The recent Icelandic volcanic eruption might had revealed airline companies’ supposed pathological fear of volcanic ash, but are their supposed fears justified?
By: Ringo Bones
When Iceland’s Eyjafjallajökull Volcano’s eruption went full-force around April 21, 2010, it resulted in the widespread cancellation of commercial air travel over much of the northern European airspace. While reiterating that they are just erring on the side of caution, airline companies and their related European governing bodies gave the impression to the public that they really have a pathological fear of volcanic ash. While costing billions during the few weeks of suspending some flights over much of Europe’s most lucrative airline routes, did the transport authorities acted logically when they declared to suspend flights due to the presence of volcanic ash?
Believe it or not, scientific and procedural precedence already exists that volcanic ash in enough concentrations in a typical passenger airline’s flight path can wreak havoc to a typical modern jumbo jet’s systems. Back in June24, 1982, the eruption of Mt. Galunggung on the island of Java threw enough volcanic ash into the atmosphere, which was unfortunately blown into the flight path of a British Airways Flight 009 – one of their Boeing 747-236B jumbos named City of Edinburgh – en route from Indonesia to Australia. Trouble started when the ash and volcanic gases was accidentally sucked by the plane’s air pressurization system into the plane’s cabin that resulted in the passenger and crew to assume that there is a fire inside the plane's cabin.
Enough ash was blown into the flight path of BA Flight 009 that at one point all of the plane’s four engines flame out or stalled then restarted erratically at random. The volcanic ash concentration was enough to create a triboelectric charge that caused BA Flight 009 to manifest the phenomena called St. Elmo’s Fire which often manifest itself as a bluish glow around the structures of the plane that tapers to a point. The flight almost ended in tragedy when the remaining functional jet engines could not generate enough power to clear the plane from the mountain ranges of the island of Java. Fortunately, the engines went back on line on the crucial moment they were needed to clear the mountain range allowing the plane to perform an emergency landing. After BA Flight 009 landed, the external damage caused by volcanic ash had sandblasted the British Airways owned plane’s external paint work and eroded the turbine blades of its jet engines. Primarily it was the volcanic ash turning into molten glass inside the jet engine that caused the flame-out and compressor stall that almost made that flight end in tragedy.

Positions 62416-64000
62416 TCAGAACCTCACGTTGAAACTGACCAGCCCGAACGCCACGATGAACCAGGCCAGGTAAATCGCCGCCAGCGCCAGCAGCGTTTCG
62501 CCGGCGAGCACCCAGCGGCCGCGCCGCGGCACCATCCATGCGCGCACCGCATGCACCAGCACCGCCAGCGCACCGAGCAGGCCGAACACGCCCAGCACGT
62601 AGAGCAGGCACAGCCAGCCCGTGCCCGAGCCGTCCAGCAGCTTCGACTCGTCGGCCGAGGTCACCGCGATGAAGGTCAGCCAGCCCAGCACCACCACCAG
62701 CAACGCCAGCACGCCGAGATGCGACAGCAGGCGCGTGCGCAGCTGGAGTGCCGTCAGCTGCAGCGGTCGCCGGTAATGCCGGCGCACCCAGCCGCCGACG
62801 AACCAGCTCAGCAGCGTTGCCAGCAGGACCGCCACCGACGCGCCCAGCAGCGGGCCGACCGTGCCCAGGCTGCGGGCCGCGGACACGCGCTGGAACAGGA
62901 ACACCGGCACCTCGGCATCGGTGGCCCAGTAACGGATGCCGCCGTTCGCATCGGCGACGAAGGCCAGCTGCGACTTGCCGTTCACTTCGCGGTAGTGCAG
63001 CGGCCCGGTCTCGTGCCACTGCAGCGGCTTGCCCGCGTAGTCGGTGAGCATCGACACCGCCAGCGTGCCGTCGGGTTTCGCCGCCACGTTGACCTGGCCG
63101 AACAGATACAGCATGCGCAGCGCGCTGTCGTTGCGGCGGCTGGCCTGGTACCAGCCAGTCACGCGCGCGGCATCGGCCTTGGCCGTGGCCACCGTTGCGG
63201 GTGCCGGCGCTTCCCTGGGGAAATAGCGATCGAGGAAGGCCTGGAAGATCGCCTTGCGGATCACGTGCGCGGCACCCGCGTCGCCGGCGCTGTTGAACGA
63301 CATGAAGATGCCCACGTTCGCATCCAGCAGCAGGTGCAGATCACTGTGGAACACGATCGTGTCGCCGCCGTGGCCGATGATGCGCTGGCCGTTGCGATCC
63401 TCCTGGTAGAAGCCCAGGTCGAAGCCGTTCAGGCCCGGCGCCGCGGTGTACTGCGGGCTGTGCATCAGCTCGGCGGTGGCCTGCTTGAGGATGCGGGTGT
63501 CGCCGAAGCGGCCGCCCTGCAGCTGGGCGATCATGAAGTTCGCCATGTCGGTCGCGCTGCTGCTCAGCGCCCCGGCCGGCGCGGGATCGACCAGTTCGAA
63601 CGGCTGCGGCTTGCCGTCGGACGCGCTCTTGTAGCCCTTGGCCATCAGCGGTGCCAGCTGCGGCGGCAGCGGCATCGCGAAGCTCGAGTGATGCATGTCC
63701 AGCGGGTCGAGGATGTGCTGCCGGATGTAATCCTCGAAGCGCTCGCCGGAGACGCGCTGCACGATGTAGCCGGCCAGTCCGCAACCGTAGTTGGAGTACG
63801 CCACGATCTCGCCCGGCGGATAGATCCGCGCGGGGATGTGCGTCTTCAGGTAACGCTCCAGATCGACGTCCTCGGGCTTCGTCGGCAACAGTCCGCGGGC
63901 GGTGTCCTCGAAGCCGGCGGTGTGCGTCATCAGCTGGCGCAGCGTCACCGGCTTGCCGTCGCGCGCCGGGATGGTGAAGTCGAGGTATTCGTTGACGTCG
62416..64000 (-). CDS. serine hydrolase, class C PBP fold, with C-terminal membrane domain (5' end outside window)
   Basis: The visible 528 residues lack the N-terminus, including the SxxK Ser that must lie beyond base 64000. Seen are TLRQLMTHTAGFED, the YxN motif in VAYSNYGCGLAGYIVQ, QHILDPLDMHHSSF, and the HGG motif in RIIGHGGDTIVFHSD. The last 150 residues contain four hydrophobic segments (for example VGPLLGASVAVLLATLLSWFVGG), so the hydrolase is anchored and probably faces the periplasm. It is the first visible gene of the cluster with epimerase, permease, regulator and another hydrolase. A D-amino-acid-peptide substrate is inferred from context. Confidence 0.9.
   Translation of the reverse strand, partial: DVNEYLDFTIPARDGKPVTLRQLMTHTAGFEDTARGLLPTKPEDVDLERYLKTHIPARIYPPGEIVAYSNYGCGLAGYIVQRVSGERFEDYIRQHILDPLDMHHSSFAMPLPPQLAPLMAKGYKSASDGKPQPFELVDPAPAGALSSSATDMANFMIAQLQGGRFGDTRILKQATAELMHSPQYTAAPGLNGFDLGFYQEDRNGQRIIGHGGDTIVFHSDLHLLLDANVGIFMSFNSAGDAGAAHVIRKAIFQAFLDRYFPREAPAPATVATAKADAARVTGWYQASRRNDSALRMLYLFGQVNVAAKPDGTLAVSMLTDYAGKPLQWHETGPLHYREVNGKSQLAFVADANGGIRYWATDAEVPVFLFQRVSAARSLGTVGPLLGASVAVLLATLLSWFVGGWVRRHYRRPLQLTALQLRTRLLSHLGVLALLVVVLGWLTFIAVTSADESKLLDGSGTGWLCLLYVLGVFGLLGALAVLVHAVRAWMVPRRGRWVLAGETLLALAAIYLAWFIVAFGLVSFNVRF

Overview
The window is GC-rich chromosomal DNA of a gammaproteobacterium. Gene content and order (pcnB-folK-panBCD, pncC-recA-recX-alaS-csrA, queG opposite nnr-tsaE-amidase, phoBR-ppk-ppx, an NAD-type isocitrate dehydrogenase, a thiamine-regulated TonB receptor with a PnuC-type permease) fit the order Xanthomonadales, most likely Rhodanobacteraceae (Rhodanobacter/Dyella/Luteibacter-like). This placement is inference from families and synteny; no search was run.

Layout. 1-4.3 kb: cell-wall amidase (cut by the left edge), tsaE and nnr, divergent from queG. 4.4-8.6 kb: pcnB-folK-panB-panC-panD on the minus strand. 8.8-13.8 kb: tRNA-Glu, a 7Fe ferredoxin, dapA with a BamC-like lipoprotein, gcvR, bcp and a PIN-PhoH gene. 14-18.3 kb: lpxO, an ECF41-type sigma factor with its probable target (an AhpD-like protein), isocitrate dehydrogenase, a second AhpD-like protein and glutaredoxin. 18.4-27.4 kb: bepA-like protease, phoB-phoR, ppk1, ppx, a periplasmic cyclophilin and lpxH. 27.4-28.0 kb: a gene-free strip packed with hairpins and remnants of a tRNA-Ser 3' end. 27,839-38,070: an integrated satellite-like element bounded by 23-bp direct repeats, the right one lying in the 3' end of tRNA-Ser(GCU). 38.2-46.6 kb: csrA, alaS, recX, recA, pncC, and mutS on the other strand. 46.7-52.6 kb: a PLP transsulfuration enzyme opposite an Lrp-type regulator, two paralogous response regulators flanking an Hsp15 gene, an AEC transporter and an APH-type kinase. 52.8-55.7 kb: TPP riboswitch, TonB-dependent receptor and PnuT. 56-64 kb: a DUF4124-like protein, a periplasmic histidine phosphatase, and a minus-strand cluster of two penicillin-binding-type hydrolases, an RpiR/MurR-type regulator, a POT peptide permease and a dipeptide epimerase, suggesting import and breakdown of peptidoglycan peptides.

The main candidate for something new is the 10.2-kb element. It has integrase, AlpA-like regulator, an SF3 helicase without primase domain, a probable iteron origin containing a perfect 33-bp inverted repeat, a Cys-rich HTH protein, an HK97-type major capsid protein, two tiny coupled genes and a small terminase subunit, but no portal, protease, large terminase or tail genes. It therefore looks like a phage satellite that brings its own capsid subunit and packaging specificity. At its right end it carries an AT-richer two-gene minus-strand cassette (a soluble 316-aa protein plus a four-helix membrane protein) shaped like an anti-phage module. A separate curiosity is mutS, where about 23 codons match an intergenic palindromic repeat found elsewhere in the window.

The dramatic ordeal of British Airways Flight 009 has set the existing precedents over airline companies’ policies around the world when it comes to flying in airspace that’s affected by volcanic activity. The rerouting of passenger flights over northern Europe during the end of April 2010 might have cost airline companies millions. But erring on the side of caution had allowed them to avert the tragedy of a plane crash that resulted in the deaths of hundreds. I just hope they have the same cautious policy when flying over clandestine nuclear weapons testing zones like Lop Nur in China or the mountainous regions of India and Pakistan where they tested their nukes back in 1998 when a detonated nuclear weapon’s electromagnetic pulse or EMP can fry a civilian airliner’s avionics – especially when it is not “hardened” against an EMP pulse.